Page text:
Depending on taste, you could say that the improvement then was either a further distortion of the original material or an adroit consolidation of the author's rethink. Given the legend of a man who usurps the name and the wife of a friend he has seen die in battle, the obvious central theme for a musical version could have been the teasing elusiveness of identity and love. But such a subtle, fugitive subject does not suit the open-throated, four-square musical talents of the duo who gave us Les Mis and Miss Saigon. So they simply reversed foreground and background.
What is extremely impressive in this latest resurrection is the shrewd lessons that have been learnt from past musical mistakes. That plangent duet "Here Comes the Morning" always sounded like a gay love song when delivered by the two male leads on the battlefield. It now makes much more dramatic sense, shifted and given a new lyric, as a moving expression of the painful triangle that is formed when Martin returns and Arnaud is thrust in prison.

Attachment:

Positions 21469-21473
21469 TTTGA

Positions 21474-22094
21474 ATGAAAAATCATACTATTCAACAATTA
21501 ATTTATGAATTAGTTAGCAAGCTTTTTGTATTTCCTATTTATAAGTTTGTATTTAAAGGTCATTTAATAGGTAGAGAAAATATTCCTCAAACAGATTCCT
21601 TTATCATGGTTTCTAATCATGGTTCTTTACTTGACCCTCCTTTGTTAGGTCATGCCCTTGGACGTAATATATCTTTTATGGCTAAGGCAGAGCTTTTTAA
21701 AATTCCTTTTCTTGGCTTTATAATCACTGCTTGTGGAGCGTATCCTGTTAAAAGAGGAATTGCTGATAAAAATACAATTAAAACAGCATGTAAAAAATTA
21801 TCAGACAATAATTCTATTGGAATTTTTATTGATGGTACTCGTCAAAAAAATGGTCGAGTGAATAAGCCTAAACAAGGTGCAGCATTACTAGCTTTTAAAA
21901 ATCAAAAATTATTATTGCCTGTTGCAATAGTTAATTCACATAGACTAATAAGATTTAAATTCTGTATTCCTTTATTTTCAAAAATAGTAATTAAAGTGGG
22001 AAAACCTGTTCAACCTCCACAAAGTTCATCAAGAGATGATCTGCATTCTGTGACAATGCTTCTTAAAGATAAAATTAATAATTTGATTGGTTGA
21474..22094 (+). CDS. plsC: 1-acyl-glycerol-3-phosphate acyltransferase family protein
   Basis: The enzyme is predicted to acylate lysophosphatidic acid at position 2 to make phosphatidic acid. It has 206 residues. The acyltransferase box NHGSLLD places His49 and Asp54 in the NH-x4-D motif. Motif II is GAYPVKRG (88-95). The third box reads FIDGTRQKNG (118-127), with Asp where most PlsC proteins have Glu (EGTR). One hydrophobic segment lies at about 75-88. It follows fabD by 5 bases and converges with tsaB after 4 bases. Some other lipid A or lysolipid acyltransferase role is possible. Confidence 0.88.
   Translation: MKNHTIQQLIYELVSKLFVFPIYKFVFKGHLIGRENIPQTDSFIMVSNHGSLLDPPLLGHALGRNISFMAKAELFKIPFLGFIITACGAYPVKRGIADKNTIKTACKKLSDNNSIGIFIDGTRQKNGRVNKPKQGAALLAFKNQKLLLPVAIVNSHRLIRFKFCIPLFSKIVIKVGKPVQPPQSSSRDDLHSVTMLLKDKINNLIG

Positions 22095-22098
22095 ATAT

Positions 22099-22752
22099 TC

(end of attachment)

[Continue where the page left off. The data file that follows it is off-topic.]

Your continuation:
Likewise, the show's biggest number "And All I Know" is rewritten and kept back until the very end of the first half when the duet is forced, thrillingly, to battle against the bigotry of the chorus. In rich, stirring voice, Joanna Riding give the role of Bertrande a hitherto unsuspected subtlety. It is time we reversed the old gag: C'est "Martin Guerre" et c'est magnifique.Reuse content